What Trump’s Tax Cuts Mean For You

IT’S HERE: Details of Trump’s massive tax plan

President Donald Trump on Wednesday rolled out a tax plan, which includes a 20% corporate tax rate and the elimination of the state and local tax deduction.

From www.businessinsider.com – Link to Original Article.

Personal tax changes:

  • A bottom individual tax rate of 12%. The plan specifies three tax brackets (for now), with the lowest rate being 12%. That would represent a slight bump in the bottom bracket, which is now 10%. People currently in the 15% marginal tax bracket would most likely be included here.
  • A middle tax bracket of 25%. The incomes in this bracket aren’t specified.
  • The top individual tax rate of 35%. The current top rate is 39.6%.
  • The possibility of a fourth, higher bracket. Due to Trump’s insistence that the taxes for the wealthiest Americans not decrease, the plan proposes the possibility of a fourth tax bracket at a rate higher than 35% if the tax-writing committees wish. “An additional top rate may apply to the highest-income taxpayers to ensure that the reformed tax code is at least as progressive as the existing tax code and does not shift the tax burden from high-income to lower- and middle-income taxpayers,” the plan reads.
  • A larger standard deduction. To avoid raising taxes on those currently in the 10% tax bracket, the standard deduction for all taxes would be doubled to $12,000 for individuals — up from $6,350 — and $24,000 for married couples — up from $12,700. These are slightly less than the doubled deduction expected. (And as noted Business Insider’s Josh Barro, the idea that this will save people money may be misleading.)
  • Eliminates most itemized deductions. While not specifically named, the only deduction preserved in the plan explicitly are for charitable gifts and home mortgage interest.
  • Increases the size of the child tax credit. A pet project of Ivanka Trump, the plan proposes to make the first $1,000 of the child tax credit refundable and would increase the income level at which the credit would phase out.
  • Vague promises on retirement savings and other deductions. There are sections of the plan referring to retirement savings and other “provisions,” but details were sparse.
  • Elimination of the state and local tax deduction. The SALT deduction allows people to deduct what they pay in state and local taxes from their federal tax bill. This deduction is mostly taken by wealthier Americans in Democratic states. Around one-third of the benefits from people using the SALT deduction comes from New York, New Jersey, and California.
  • Elimination of the estate tax. Called the “death tax” in the plan, this tax only applied to inherited assets totaling $5.49 million or more in 2017. Very few households pay the estate tax, but it has been a long-time target for Republicans.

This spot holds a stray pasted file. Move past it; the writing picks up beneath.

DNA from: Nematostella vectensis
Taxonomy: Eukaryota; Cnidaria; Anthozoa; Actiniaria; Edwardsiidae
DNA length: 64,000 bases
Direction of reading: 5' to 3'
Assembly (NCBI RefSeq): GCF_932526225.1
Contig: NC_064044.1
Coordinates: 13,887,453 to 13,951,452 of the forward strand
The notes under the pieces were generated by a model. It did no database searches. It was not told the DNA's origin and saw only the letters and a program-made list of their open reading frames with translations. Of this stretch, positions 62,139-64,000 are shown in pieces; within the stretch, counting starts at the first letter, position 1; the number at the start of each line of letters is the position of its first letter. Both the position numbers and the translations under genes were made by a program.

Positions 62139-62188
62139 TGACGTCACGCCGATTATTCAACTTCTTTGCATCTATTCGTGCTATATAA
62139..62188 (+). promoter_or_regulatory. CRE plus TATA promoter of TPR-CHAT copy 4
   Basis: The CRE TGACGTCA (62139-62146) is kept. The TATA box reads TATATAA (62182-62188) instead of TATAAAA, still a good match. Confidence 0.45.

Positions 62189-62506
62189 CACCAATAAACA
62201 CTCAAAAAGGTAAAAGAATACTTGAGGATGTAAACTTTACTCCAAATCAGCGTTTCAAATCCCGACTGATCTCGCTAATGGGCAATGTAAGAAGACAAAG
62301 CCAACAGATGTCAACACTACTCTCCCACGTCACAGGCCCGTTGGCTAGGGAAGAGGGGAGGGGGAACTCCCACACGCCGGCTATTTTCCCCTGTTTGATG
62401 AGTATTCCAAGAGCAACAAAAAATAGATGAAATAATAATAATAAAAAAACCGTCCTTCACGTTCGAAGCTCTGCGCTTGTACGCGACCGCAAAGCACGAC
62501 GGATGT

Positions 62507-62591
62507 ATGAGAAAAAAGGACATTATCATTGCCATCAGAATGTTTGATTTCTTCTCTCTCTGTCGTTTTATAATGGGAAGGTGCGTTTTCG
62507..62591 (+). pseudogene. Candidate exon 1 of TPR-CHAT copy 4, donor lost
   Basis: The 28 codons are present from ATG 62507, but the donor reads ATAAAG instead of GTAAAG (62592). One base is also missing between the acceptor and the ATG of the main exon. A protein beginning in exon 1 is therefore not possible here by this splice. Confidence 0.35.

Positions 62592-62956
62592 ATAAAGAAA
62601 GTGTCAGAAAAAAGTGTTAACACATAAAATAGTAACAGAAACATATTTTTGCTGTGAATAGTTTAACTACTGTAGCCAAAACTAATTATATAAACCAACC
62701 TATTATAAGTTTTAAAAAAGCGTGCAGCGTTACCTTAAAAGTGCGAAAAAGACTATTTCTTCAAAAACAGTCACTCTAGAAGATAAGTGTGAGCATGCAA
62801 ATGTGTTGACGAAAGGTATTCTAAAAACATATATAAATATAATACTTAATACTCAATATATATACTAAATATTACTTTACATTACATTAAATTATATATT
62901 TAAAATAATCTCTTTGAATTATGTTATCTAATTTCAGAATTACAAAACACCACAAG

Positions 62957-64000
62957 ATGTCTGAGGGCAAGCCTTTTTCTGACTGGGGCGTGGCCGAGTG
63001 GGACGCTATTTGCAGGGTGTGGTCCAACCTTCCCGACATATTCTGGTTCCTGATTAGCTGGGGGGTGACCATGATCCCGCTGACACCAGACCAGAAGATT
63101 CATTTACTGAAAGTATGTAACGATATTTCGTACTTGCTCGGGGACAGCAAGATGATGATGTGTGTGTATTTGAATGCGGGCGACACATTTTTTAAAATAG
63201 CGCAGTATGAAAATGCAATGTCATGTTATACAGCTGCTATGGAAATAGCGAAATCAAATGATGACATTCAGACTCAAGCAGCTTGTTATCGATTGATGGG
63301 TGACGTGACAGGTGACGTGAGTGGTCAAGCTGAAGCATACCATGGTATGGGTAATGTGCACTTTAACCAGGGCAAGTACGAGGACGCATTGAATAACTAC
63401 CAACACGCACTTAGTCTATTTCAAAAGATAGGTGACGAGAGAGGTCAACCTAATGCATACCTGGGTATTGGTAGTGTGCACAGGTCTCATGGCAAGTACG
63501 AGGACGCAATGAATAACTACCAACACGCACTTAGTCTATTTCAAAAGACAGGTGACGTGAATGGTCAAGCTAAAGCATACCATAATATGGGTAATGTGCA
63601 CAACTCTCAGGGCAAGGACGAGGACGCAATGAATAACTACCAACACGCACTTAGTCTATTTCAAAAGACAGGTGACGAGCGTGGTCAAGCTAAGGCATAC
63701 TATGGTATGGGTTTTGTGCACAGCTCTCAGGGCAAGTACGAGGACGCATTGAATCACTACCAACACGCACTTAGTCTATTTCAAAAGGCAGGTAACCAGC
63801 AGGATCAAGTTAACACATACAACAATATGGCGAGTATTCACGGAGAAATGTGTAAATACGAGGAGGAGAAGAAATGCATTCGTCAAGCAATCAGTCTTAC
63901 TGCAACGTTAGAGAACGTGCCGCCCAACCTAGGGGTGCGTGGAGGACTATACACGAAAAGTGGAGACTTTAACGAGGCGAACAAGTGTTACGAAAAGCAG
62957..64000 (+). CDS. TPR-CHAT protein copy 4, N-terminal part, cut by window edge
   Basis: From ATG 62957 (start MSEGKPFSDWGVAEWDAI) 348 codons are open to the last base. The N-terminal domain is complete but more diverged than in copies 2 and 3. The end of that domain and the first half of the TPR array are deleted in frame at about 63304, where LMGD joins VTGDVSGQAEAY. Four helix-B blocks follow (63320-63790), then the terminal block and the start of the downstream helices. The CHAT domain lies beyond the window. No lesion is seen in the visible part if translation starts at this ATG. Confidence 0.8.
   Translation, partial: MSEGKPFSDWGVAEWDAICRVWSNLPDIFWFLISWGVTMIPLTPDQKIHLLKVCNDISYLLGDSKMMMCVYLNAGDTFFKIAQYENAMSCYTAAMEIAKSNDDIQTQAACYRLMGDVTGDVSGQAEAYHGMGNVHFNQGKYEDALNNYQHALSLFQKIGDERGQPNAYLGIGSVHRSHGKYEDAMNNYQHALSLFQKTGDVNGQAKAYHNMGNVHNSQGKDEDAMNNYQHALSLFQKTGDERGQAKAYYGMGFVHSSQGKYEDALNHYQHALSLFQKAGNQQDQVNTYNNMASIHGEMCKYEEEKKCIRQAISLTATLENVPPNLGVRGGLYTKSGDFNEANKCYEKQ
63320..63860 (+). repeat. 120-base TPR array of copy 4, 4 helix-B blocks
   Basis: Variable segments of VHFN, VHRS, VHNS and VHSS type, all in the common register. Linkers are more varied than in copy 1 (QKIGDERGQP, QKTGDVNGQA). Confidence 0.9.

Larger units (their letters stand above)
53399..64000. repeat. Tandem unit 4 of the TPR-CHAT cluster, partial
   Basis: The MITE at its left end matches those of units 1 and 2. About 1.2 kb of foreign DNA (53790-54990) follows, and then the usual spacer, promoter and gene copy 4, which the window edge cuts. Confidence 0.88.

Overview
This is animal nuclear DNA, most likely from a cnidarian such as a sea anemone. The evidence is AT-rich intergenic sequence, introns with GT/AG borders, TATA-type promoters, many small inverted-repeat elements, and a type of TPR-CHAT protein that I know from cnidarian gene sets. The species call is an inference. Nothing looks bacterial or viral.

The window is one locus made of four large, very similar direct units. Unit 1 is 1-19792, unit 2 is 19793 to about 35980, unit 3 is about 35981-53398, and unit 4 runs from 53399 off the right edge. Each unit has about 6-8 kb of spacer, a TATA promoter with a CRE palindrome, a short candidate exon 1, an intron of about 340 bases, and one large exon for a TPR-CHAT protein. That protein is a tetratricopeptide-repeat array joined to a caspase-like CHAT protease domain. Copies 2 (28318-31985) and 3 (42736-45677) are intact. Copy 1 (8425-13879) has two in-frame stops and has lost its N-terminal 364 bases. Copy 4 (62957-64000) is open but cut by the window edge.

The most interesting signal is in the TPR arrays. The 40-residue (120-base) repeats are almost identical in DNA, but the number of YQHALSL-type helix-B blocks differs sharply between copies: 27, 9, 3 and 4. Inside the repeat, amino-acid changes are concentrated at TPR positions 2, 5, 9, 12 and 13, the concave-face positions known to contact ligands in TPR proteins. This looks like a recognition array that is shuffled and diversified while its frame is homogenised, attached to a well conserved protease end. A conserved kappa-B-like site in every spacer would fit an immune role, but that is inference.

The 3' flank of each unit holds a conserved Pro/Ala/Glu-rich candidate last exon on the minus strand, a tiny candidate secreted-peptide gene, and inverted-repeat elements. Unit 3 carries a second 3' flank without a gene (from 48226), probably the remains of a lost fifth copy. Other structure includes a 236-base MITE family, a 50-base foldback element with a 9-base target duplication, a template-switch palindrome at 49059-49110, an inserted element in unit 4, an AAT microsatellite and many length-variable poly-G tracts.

MAGA Trump Taxes

Business tax changes:

  • A 20% corporate tax rate. This is the first time Trump has publicly backed down from one of his earliest campaign promises: a 15% corporate tax rate. The budget math required for a 15% rate was too difficult, so the somewhat higher rate will be the opening bid. That would still bring the current 35% statutory federal rate down significantly.
  • A 25% rate for pass-through businesses. This would apply to people who own business. Instead of getting taxed at an individual rate for business profits, owners of firms would pay at the pass-through rate. The plan also says it will consider rules to prevent “personal income” from being taxed at this rate. Mnuchin previously suggested there may be limitations on what types of businesses get this rate — it could apply only to goods producers and not service-oriented companies to prevent people from creating limited-liability corporations to store their assets and receive a lower rate.
  • Elimination of some business deductions, industry-specific incentives, and more. There are few details, but the plan includes language regarding the “streamlining” of business tax breaks.
  • A one-time repatriation tax. All overseas assets from US-owned companies would be considered repatriated and taxed at a one-time lower rate — this is designed to bring corporate profits back from overseas. Illiquid assets like real estate would be taxed at a lower rate than cash or cash equivalents, and the payments would be spread out over time. While there is no precise number in the plan, officials have indicated the rate could end up somewhere around 10%.

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